"They have been relentless," she said. 

Russ Faria sued Chaney, the police officers involved in the investigation, as well as the county, in federal court.

In his press conference, Wood didn’t name the prosecutors or police officers he intended to investigate, but said the “allegations in the federal petition for violations of Mr. Faria’s civil rights were largely corroborated by our investigation.”

"They got hit with a $2 million lawsuit and that's not because anybody did a fantastic job," Wood said.

Chaney was a named party in that lawsuit for more than two years, during which she said she provided documentation about all of the decisions she made during the case. 

Dozens of people were deposed and asked about her conduct. Ultimately, she was dismissed from the suit, which she says is further evidence of the clean prosecution she ran.

“I was dismissed out of it and found not to have committed the things that they allege that I committed,” she said.

Still, the allegations persisted.

So, she asked the Lincoln County commissioners to launch an independent investigation into her conduct on the case.

“I remember they were like, ‘Are you sure you want to do that?’” she said. “And I said, 'Yes, absolutely, because if I've done any of those things, then you, county commissioners, should have me removed because that's not acceptable.’”

Joe McCulloch served as the special prosecutor on the case and found no wrongdoing.

In 2018, Chaney lost the election to Wood, who vowed in his campaign to reopen the Betsy Faria murder case.

"I loved the job and I did a good job," she said. "I prosecuted thousands of cases and set up all kinds of new programs for our community and did all kinds of things that I really was proud of and enjoyed.

"But the toll that this particular case has taken on myself and on my family and on my friends and frankly, just on our system in general, to me isn't worth it. And if I had it to do again, I absolutely wouldn't do it again."

Order to destroy evidence?

Earlier this year, she was accused of ordering the evidence in the case to be destroyed immediately after Russ Faria’s conviction got overturned.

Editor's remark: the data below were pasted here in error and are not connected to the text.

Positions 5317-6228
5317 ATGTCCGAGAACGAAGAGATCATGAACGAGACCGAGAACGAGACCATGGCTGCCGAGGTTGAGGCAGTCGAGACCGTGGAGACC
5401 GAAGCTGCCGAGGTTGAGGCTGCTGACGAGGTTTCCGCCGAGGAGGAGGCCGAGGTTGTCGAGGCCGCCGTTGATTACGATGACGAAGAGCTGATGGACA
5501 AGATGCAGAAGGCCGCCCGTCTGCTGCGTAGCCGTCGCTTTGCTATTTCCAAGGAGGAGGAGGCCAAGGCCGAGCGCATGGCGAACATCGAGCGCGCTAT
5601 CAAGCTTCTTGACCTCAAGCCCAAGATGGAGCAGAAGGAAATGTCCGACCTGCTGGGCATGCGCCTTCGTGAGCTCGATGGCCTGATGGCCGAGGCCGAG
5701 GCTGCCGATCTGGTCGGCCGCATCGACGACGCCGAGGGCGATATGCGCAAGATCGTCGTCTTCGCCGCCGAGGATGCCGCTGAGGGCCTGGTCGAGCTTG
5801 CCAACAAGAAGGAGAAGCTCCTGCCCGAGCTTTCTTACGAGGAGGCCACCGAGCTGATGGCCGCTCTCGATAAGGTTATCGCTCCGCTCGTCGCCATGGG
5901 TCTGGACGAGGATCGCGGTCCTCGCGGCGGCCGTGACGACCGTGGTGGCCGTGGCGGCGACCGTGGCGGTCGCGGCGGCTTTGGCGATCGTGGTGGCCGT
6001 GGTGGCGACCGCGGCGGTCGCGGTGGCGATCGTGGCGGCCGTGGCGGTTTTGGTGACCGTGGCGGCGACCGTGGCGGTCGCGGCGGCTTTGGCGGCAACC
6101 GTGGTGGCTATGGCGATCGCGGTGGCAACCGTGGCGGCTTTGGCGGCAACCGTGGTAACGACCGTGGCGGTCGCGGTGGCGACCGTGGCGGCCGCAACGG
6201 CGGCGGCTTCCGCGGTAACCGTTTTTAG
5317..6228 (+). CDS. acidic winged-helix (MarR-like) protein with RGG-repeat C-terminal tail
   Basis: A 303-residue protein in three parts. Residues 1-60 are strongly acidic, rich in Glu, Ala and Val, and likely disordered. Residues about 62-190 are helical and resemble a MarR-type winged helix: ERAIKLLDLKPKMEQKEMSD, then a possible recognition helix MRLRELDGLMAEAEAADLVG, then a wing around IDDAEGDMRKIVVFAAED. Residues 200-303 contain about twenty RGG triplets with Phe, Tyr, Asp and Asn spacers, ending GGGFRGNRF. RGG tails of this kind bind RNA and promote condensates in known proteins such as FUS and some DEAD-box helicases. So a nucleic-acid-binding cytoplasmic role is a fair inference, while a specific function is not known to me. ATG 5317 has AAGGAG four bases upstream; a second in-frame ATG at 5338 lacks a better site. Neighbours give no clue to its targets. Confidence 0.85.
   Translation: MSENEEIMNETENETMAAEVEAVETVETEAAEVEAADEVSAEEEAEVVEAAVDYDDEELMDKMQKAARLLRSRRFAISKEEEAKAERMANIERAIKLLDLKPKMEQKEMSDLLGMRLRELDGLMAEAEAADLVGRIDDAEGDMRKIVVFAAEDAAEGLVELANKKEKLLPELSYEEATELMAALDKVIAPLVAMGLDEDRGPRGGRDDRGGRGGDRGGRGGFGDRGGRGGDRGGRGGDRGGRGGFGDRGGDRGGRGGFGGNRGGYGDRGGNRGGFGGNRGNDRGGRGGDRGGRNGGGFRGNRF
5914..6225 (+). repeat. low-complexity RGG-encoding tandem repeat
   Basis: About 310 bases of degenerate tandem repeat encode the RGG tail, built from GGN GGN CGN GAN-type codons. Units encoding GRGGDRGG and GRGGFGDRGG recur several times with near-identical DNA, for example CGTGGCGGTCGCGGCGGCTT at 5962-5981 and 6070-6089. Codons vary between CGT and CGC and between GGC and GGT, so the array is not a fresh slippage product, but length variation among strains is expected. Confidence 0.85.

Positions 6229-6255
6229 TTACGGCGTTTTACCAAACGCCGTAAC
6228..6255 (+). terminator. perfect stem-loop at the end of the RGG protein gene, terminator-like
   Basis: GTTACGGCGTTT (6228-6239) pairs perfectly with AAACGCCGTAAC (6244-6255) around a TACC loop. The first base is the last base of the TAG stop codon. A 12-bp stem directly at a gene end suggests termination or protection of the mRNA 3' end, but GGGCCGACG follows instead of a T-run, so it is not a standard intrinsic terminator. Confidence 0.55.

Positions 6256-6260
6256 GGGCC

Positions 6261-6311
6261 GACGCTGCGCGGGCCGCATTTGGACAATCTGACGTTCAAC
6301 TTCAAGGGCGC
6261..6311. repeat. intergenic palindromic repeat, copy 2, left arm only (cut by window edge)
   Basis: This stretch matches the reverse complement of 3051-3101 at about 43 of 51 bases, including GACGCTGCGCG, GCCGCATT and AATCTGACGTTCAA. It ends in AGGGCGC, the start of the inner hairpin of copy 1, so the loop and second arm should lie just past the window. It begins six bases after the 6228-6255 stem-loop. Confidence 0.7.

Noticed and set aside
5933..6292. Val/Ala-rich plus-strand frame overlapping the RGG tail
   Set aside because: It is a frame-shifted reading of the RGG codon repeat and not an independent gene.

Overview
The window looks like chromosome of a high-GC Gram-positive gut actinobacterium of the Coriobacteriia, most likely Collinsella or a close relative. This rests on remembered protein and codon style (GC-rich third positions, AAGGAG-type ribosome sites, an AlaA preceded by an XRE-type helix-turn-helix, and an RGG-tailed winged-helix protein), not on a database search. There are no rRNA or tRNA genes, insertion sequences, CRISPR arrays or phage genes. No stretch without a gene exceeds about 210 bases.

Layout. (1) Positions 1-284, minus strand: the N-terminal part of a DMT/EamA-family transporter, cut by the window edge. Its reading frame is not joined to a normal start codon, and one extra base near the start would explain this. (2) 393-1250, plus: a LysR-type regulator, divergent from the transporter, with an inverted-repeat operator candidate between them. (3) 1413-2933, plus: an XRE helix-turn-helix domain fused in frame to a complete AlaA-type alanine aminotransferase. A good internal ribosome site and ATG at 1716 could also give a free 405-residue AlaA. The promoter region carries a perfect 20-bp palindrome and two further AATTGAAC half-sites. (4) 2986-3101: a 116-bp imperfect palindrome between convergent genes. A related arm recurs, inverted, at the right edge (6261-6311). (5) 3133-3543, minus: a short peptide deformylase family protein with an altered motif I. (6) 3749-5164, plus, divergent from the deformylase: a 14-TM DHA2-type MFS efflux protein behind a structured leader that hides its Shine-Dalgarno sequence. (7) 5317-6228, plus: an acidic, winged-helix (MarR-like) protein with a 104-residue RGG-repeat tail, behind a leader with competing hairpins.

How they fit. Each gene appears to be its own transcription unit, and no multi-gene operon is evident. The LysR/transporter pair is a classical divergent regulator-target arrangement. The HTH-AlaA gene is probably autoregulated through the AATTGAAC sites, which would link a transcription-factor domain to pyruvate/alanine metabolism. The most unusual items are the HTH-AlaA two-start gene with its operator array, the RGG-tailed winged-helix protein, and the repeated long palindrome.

“That’s just not true,” she said.

She showed the I-Team a copy of a tracking form the Lincoln County Sheriff’s Department sent her office not long after the first trial. 

Her secretary signed it, but Chaney said she never saw it. She said it’s a standard form the sheriff’s department issues once a case is closed to say the evidence is ready to be destroyed.

“I never ordered that evidence to be destroyed,” she said. “I wouldn’t, and it never was.”

In his press conference announcing murder charges against Hupp, Wood thanked the St. Charles police department for housing the evidence to ensure it couldn’t be destroyed and said his office discovered the tracking form in question because of a Sunshine request made by the media in February.

Chaney disputes the claim that she ordered the destruction of evidence

Former Lincoln County Sheriff John Cottle was the sheriff at the time his department sent the tracking form to Chaney's office.

"I can guarantee you that Leah, like I, never saw this," he said. "If she had, she would have called me and asked why evidence was sending something over on a murder case to be destroyed."

Cottle, who served as sheriff from 2013 through January, said requests from his department to the prosecutor’s office to destroy evidence were commonplace – except in murder cases like Faria.

“We would send 1,500-1,600 destruction orders in a two-month, three-month period waiting for the prosecutor and a judge to sign it,” he said. “It wasn’t a destruction order, it is a request from the crime scene unit to destroy or get rid of evidence.

“I don’t know why it would go over there. It was a murder case. I don’t know how it ended up over there. They say Leah’s office signed it, but it still has to go before a judge and a judge has to approve it.”

Cottle said he asked the Major Case Squad to review the case and asked St. Charles police to house the evidence.

“(The evidence) was transferred to St. Charles and it had nothing to do with the document found in February of this year,” Cottle said. “I didn’t want the evidence at the Lincoln County Sheriff’s Office because I didn’t want the stigma of us having the evidence while the review was going on so nobody could say the evidence wasn’t turned over."